Russia and Turkey sign $ 20 billion gas deal

Dec 15, 1997 01:00 AM

Russian Prime Minister Viktor Chernomyrdin was welcomed by his Turkish counterpart Mesut Yilmaz when he arrived in Ankara Dec. 15 for an official two-day visit to Turkey. Chernomyrdin signed a $ 20 billion deal for the export of Russian natural gas over the next 25 years and completed other bilateral accords.
The gas will be delivered to Turkey via a 1,200-km (750-mile) pipeline, part of which will be built beneath the Black Sea. The pipeline is to cost nearly $ 3 bn.
"Today's agreements will give a new impetus to Russian-Turkish relations and this is a very important step," Chernomyrdin said.
"We have no alternative but to become good partners," Yilmaz said.
Deliveries will begin in 2000 with 3 bn cubic metres of gas annually and will reach 16 bn cubic metres a year by 2010, officials said.
Under the deal, the pipeline will be built between the Russian region of Izobilnoye and the Turkish capital, and a 400-km (250-mile) portion will pass some 2,000 metres beneath the Black Sea.
Russia is due to finance part of the pipeline between Izobilnoye and the Turkish coast via international loans and Turkey will be responsible for construction of the rest.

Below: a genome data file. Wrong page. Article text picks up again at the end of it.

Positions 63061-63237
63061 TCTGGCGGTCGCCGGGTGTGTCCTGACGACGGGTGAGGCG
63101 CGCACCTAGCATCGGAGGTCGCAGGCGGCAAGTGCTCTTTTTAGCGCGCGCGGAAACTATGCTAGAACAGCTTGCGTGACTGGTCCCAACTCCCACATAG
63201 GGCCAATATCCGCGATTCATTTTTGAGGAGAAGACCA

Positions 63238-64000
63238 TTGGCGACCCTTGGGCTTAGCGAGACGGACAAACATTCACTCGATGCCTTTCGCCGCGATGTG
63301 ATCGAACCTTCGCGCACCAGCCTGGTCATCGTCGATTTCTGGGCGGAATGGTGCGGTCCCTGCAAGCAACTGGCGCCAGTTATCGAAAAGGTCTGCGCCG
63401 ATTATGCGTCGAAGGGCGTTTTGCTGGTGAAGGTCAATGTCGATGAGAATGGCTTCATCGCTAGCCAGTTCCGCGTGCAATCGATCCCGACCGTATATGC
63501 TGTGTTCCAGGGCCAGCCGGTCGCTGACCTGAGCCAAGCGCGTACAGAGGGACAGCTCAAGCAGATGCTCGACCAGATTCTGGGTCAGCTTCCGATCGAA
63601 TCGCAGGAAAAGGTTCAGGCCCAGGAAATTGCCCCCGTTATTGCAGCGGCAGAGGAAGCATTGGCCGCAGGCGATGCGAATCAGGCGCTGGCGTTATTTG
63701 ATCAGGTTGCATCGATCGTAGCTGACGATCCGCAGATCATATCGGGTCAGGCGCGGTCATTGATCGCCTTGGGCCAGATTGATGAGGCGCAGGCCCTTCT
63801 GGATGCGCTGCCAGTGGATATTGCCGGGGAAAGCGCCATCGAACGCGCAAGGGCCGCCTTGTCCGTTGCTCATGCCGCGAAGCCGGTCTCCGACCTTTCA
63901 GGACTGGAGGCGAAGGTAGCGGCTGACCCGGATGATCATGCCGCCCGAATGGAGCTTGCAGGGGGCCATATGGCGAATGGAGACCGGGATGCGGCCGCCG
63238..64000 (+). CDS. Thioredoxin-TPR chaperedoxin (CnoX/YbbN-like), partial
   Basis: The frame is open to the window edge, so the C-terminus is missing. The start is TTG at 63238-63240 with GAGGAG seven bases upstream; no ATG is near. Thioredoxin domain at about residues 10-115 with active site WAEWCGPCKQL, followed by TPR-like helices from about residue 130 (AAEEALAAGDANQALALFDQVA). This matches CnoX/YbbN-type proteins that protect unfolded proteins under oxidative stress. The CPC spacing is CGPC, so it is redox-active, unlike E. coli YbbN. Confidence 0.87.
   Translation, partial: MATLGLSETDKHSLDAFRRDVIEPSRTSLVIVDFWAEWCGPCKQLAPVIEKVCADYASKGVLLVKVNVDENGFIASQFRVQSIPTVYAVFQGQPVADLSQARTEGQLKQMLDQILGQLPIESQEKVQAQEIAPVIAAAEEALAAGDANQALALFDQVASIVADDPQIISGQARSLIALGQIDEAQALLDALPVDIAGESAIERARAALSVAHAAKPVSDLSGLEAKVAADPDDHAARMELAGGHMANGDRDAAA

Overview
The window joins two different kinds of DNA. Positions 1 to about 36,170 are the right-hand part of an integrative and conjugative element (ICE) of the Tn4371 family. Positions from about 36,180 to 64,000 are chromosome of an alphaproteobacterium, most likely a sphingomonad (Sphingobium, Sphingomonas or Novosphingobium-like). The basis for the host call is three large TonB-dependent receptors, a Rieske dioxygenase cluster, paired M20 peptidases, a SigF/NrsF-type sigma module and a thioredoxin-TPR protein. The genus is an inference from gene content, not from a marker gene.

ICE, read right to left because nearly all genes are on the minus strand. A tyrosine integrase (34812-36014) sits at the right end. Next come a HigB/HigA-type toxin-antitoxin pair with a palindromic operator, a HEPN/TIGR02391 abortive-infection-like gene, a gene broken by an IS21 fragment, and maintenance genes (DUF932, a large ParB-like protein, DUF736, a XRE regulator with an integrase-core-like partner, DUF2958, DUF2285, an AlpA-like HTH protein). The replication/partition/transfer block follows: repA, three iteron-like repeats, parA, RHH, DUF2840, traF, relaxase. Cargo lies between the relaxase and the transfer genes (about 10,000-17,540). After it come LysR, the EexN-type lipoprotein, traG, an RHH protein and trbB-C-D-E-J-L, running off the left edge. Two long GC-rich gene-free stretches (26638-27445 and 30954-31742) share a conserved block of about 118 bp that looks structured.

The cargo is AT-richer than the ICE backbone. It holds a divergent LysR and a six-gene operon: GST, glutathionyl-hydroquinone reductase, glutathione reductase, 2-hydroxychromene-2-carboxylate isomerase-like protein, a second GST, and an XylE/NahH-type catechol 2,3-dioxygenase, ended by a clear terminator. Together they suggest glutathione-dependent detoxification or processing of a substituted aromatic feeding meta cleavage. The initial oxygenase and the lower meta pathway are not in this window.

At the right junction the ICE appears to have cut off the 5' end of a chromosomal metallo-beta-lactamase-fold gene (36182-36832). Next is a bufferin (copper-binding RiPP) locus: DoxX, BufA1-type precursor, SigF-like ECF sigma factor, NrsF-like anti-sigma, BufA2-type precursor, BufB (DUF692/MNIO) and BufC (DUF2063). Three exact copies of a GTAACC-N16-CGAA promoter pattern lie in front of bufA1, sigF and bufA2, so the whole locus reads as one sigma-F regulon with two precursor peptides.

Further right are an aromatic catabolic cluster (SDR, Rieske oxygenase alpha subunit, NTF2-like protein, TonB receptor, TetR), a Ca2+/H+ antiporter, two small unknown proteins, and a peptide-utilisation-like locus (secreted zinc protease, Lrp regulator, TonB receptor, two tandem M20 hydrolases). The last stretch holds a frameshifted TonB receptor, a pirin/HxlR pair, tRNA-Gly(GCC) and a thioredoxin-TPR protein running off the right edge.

This was the first official visit by a Russian prime minister to Turkey.
Since 1991 Turkey and Russia have boosted trade relations, with last year's unofficial two-way trade reaching $ 14 bn, according to authorities from both countries.
However, the two have political problems, including a Russian decision to sell advanced ground-to-air missile systems to Cyprus' Greek-Cypriot government and restrictions Turkey has imposed on the passage of tankers carrying Russian oil through the Turkish straits.
Also Ankara is seeking US support for the transport of oil and natural gas from former Soviet republics in Central Asia and Transcaucasia to the West via Turkish pipelines despite Moscow's opposition.
Before travelling to Ankara, Chernomyrdin said in Moscow that Russia objects to restrictions on ships in the Bosphorus observed by Turkey since 1994 and wants them changed.
Turkey says the regulations are aimed at preventing accidents that could cause an ecological disaster for Istanbul, a city of over 10 million people.
Turkey is already buying 6 bn cubic metres of Russian gas a year via a pipeline across Ukraine, Romania and Bulgaria. The capacity of this pipeline is also planned to be boosted so as to carry 14 bn cubic metres of gas within 10 years.
But some analysts here strongly criticise the deal which they say dangerously increases Turkey's dependence on Moscow in the energy field.
"If those deals is materialised, Russia will have a monopoly on the gas Turkey uses. And Moscow can use that monopoly for political reasons and to force Turkey into something in the future," said Sukru Elekdag, Turkey's former ambassador to Moscow.
Chernomyrdin also met President Suleyman Demirel and invited Yilmaz to Moscow next year.

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